Figure 1.4.3c Illustrative exam le for inequations Handbook of Mathematica 5.2 30 ITEM 2: BASICS OF CALCULATION. To obtain the necessary tools in vector analysis, we must give a very im ortant to the study of calculus and its main functions in areas such as limits, differe ntials, derivatives, sigma notation, Riemann sums, integrals, etc. Knowing the i m ortance of measuring in areas such as mathematics, hysics, chemistry, enginee ring and many others, Mathematica 5.2 offers useful tools his gallery, whose syn tax and notation are easy to use. 2.1. LIMITS. You can find the limits of any function, whether one or more variables, or relat ed to the limits on the right or left. Its syntax is as follows: 1. We write the function: Limit []. 2. Is laced below the function. Limit [f (x)] 3. Finally, we define the variable and its trend. When required by the left limit is laced the ex ression Direction → 1, and the limit on the right: Direction → -1. Thus: Limit [ex , x → a, Direction → 1] Here are some exam les in Figure 2.1a to see its syntax and the results we recei ve. Figure 2.1a Limits and its gra hical re resentation. Mathematica 5.2 Manual 2.1a In the exam le we can see the gra hic re resentation of the limits, saying the res onse Mathematica 5.2 gives us both the limits on the left and right. Now in Figure 2.1b shows the function with the limits on neg ative infinity, checked his chart. 31 Figure 2.1b Limits at infinity and gra hical verification 2.2. DIFFERENTIATION. On this subject see the o tions in Mathematica 5.2 has everything related to dif ferentiation: artial derivatives and useful in any area of engineering. 1. Re r esentative function is written referral: Dt []. 2. We write the words, whether a function f (x) or an equation in which involve two or more variables. Mathemati ca 5.2 erforms im licit or leave it ex ressed as such: Dt [ex r,] 3. It s ecifi es the variable that is taken as reference and the number of derivatives to be a lied to the ex ression.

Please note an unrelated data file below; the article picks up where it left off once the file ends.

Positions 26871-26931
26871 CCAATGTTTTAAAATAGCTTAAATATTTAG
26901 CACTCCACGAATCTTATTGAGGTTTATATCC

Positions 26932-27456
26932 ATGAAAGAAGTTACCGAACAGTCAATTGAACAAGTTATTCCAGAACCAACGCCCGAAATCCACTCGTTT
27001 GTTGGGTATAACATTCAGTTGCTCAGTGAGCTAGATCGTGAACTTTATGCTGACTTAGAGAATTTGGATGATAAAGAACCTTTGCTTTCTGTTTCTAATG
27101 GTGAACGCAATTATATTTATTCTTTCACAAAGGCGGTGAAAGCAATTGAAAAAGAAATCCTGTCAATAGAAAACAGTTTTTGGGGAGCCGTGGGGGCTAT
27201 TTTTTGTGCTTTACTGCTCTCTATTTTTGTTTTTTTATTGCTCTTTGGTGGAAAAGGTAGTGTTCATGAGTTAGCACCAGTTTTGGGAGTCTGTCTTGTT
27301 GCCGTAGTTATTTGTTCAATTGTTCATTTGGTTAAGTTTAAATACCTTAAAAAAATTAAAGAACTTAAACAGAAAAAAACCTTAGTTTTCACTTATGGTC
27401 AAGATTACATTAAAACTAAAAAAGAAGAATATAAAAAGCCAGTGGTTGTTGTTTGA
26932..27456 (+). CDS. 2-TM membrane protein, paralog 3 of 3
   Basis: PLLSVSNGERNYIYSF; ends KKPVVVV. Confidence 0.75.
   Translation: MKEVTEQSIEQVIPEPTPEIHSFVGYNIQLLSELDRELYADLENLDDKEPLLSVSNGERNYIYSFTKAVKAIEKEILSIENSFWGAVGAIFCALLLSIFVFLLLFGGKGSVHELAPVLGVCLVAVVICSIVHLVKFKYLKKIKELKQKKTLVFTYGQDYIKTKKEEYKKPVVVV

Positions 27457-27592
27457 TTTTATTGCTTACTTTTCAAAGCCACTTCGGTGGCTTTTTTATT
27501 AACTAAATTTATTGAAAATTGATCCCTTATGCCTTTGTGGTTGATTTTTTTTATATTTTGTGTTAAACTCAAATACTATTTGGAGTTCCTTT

Dt [ex r, (x, n)] Handbook of Mathematica 5.2 32

InequalityPlot [ineqs, (x, min, max), (y, ymin, ymax)] The following exam le will better illustrate how to erform syntax, the shaded art is the solution of the inequality (Figure 1.4.3c).